From From the Life of an Old Sailor
From Americana, American historical magazine, Volume 13 National American Society Lusanna Tucker Bryant Phelps, wife of William Dane Phelps, was born in East Lexington, July 11,1804. She attended the Young Ladies' Seminary at Ipswich, under the instruction of Mary Grant and Mary Lyon, afterwards becoming a very successful teacher. She married Captain Phelps in 1834. She accompanied him on one voyage up the Mediterranean sea, but the most of her life was spent in Lexington. Her memory of places and people was remarkably clear and exact, and she often entertained her friends with narrating her experiences. Both she and her husband were members of the Baptist church, and were actively engaged in promoting benevolent work at home and abroad. She died August 23, 1885.Tuesday, August 17, 1875 Paper: Boston Daily Advertiser (Boston, MA)
On October 15, 1862, Charles Clinton Goodwin was united in marriage with Alice Dodge Phelps, who was born October 18, 1838, a daughter of Captain William Dane and Lusanna Tucker (Bryant) Phelps, of Lexington, Massachusetts. Her father, Captain William Dane Phelps, was a native of Gloucester, Massachusetts, and was a noted sea captain. He had sailed the coast of California for several years before the discovery of gold in that country, and he was the first man to carry the American Flag up the Sacramento river. The ship "Alert," famous in song and story, immortalized in the book written by Richard H. Dana, Jr., entitled, "Two Years Before the Mast," was commanded on its return voyage to California by Captain William Dane Phelps. Richard H. Dana, Jr., returned from the coast aboard the "Alert" and his adventures are recorded in his most interesting sea tale. The "Alert" subsequently became a prize of the Confederate steamer, "Alabama." Captain Phelps also brought to Boston the first California gold, after its discovery in 1849, and was the author of a book, which related his many exciting and dangerous experiences, entitled, "Fore and Aft," which he wrote under the nom de plume of "Webfoot." When a boy, on a voyage in the South Seas, he and seven others were left by their captain on Prince Edward Island, in one of the South Sea groups, to collect oil. The captain promised to return for them in nine months. The captain, however, did not return, and for twenty-eight months young Phelps and the small party lived a Robinson Crusoe life on the desert island, until they were finally rescued. In 1835, Captain Phelps was shipwrecked in Plymouth Harbor, Massachusetts, and he was one of only three or four of the crew who were saved. After he retired, he decided to take one more voyage, and this time took a trip around the world. He passed the remainder of his life in his pleasant Lexington home, among his old friends and neighbors. He was well known for his wit and dry humor, and his family and closest friends spent many happy hours listening as he related his many strange experiences in all the corners of the world.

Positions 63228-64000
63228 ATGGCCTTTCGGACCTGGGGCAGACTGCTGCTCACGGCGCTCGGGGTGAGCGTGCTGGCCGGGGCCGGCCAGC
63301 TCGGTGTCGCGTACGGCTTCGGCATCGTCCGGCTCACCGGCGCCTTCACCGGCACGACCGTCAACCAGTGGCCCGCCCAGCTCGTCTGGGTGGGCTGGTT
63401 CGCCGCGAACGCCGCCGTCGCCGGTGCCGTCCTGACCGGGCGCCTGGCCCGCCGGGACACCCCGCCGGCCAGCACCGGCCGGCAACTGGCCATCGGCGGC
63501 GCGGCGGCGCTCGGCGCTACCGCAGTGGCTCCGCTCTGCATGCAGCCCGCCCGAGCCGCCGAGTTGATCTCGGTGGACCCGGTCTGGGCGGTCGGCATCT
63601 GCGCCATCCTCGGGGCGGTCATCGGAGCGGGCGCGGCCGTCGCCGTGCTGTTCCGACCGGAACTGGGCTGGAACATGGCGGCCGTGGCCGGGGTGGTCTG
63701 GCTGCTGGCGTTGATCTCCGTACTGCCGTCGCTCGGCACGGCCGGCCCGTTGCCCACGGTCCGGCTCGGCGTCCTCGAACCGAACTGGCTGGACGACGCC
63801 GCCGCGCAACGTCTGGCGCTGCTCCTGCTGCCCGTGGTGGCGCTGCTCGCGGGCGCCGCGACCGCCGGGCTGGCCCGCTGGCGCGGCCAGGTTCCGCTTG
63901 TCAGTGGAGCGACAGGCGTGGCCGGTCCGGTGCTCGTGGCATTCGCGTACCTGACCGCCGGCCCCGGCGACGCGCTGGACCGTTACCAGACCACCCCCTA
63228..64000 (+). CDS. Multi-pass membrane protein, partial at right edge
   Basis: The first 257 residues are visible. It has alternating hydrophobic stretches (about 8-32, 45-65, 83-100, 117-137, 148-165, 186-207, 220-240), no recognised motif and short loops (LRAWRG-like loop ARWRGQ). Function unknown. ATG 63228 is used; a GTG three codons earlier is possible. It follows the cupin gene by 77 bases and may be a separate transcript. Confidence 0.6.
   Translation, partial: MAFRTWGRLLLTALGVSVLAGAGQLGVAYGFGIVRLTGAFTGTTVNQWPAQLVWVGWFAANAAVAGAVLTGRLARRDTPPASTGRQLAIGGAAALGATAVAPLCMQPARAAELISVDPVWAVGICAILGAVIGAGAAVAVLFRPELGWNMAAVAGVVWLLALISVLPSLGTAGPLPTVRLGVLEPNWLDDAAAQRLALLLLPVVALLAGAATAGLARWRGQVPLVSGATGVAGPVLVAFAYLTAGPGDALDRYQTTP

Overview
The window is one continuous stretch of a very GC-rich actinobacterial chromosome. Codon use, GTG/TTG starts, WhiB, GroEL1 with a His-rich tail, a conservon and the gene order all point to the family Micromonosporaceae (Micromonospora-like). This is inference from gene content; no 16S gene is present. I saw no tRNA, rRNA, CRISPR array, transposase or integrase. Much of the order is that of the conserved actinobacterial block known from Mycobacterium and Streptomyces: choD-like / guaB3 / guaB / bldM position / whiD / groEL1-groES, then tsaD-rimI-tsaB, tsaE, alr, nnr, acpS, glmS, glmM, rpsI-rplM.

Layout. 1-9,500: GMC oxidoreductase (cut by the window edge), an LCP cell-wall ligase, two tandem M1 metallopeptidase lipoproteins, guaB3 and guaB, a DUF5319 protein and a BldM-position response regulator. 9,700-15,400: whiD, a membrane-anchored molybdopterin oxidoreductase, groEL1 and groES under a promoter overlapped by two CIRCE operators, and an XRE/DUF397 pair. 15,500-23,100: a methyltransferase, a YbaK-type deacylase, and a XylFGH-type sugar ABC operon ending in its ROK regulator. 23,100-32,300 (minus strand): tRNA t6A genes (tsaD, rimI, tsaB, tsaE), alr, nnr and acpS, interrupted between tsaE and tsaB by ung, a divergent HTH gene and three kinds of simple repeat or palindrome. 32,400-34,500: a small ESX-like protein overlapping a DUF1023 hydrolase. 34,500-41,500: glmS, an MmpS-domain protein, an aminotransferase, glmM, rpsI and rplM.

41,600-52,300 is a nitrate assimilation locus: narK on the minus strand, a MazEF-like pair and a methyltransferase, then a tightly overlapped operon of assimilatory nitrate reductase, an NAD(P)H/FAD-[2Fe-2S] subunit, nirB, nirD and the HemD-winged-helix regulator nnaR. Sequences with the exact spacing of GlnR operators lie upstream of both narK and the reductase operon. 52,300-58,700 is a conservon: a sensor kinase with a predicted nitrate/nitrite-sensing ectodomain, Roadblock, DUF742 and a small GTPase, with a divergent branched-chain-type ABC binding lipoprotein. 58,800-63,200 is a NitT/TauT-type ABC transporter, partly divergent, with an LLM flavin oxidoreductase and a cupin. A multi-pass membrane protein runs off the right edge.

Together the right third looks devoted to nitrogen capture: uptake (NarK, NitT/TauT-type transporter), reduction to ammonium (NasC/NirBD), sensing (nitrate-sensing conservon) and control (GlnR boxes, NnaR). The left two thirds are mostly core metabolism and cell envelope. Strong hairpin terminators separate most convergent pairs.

Mr. and Mrs. Charles Clinton Goodwin were the parents of three children, as follows: 1. George Clinton, born November 24, 1863; unmarried; he is connected with the Northern Pacific Railroad, at Tacoma, Washington. 2. Grace Elise, born September 21, 1870, who became the wife of Edward Porter Merriam, the son of Matthew Henry and Jane Merriam, of Lexington; they are the parents of two children, Robert Clinton and Gordon Phelps. 3. Alice Phelps, born October 20, 1875; she is a graduate of Smith College, and studied at the University of Berlin, Germany; she is a graduate nurse of the Boston Homeopathic Hospital, and took an allopathic course at the Boston Floating Hospital, where she served as superintendent of Nurses for two seasons; she also served as superintendent of Nurses at the Medical Mission.